The book’s remaining chapters briefly review the economic effects of classical policies adopted by various countries around the world, occasionally making cross-national comparisons. The geographical coverage is wide, spanning the regions of Europe, Asia, Oceania, and Latin America. Once again, Genetski offers data visualizations and historical interpretations that purportedly bolster the classical paradigm. Perhaps unsurprisingly, the shining stars in this analysis are Hong Kong and Singapore, which are often singled out as leaders in economic freedom. In 2015, for example, Singapore boasted an output per person estimated at $85,000, about 40 percent higher than that in the United States—an achievement Genetski attributes to the country’s observance of a free-market philosophy for over a century. The experiences of other nations discussed in the book are more uneven. In Russia and Venezuela, for instance, massive government intervention has tended to squander wealth and prosperity. In the case of China, a shift toward market liberalization in the late 1970s has produced an economic “miracle,” although Genetski notes that, because of demographic realities and limited individual freedoms, the country “has a long way to go before being classified as a wealthy nation.”

For the most part, Rich Nation, Poor Nation is an accessible read suitable for a broad audience. Genetski presents his arguments clearly, through simple and lucid narratives, and makes an effort to boil down economics data to visual and tabular formats that are easy to grasp. At times, however, this very simplicity leaves the reader asking for more, and I suspect some audiences may find the book’s analyses and conclusions skindeep. For example, Genetski occasionally draws a distinction between “good” and “bad” nondefense government spending, but his case studies do not systematically examine the wealth implications of this distinction. The historical narratives are noticeably cursory, raising questions about the completeness of historical interpretation. Given the complexity of the topic at hand, the lack of statistical analyses (with appropriate controls and measures) is also apparent, because it gets in the way of quantitatively disentangling the confounding role of various potentially important variables—from geographical location and demographics, to wars, to human capital, to type and quality of political institutions, just to name a few. Despite these observations, the book could be a worthwhile read even for those skeptical of its arguments, methods, and conclusions. At the very least, it is another interesting salvo in a heated debate that has raged for over a century.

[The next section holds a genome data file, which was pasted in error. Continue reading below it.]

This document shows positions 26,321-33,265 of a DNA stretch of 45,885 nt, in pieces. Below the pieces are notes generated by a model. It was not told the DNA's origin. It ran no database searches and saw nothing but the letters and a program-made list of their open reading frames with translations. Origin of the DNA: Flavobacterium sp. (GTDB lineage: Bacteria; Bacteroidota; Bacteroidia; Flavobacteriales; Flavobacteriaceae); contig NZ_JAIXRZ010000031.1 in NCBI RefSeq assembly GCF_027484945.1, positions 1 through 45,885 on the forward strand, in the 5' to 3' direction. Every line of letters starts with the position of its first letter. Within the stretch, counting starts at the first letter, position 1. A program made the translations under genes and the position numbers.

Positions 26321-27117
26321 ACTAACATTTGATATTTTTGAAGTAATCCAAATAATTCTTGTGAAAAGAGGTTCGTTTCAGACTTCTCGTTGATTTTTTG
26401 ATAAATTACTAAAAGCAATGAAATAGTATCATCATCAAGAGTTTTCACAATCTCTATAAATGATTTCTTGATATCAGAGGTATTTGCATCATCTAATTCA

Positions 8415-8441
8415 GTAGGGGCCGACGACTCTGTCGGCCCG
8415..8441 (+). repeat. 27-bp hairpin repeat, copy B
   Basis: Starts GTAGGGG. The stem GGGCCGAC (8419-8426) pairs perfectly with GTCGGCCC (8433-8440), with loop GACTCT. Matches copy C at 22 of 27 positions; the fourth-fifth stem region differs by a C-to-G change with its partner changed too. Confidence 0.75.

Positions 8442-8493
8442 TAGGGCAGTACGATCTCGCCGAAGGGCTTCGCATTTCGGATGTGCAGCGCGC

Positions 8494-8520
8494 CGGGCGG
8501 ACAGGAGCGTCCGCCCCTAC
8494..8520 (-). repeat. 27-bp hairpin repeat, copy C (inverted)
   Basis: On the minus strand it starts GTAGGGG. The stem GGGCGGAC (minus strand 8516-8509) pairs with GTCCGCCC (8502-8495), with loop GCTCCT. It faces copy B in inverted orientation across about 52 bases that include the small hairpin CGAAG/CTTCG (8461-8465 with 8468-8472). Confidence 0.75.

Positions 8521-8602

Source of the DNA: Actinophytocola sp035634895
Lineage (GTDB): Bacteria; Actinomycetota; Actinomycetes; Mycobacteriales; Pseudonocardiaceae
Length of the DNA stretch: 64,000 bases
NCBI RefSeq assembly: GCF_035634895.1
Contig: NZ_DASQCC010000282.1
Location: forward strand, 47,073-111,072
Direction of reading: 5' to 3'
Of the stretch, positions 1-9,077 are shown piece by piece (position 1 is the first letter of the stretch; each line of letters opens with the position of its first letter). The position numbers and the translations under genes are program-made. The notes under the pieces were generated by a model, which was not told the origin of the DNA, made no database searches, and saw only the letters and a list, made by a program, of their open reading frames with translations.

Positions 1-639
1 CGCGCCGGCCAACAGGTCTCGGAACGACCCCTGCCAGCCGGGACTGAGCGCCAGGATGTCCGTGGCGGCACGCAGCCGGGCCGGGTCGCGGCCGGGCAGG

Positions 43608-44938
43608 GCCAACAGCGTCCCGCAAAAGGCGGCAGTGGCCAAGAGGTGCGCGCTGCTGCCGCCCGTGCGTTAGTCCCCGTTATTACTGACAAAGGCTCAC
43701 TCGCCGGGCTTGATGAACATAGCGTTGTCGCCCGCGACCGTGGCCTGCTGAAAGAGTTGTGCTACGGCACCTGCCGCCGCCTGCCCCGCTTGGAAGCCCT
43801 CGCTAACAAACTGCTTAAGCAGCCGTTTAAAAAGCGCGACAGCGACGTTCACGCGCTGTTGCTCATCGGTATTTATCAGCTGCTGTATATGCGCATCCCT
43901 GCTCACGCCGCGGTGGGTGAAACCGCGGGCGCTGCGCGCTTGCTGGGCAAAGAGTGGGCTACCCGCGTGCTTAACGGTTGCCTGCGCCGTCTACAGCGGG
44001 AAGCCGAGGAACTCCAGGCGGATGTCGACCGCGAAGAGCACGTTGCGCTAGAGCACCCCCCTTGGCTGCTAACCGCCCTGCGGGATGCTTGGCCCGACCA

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About the Reviewer

Yavor Ivanchev
ivanchev.yavor@bls.gov

Yavor Ivanchev is an editor in the Office of Publications and Special Studies, U.S. Bureau of Labor Statistics.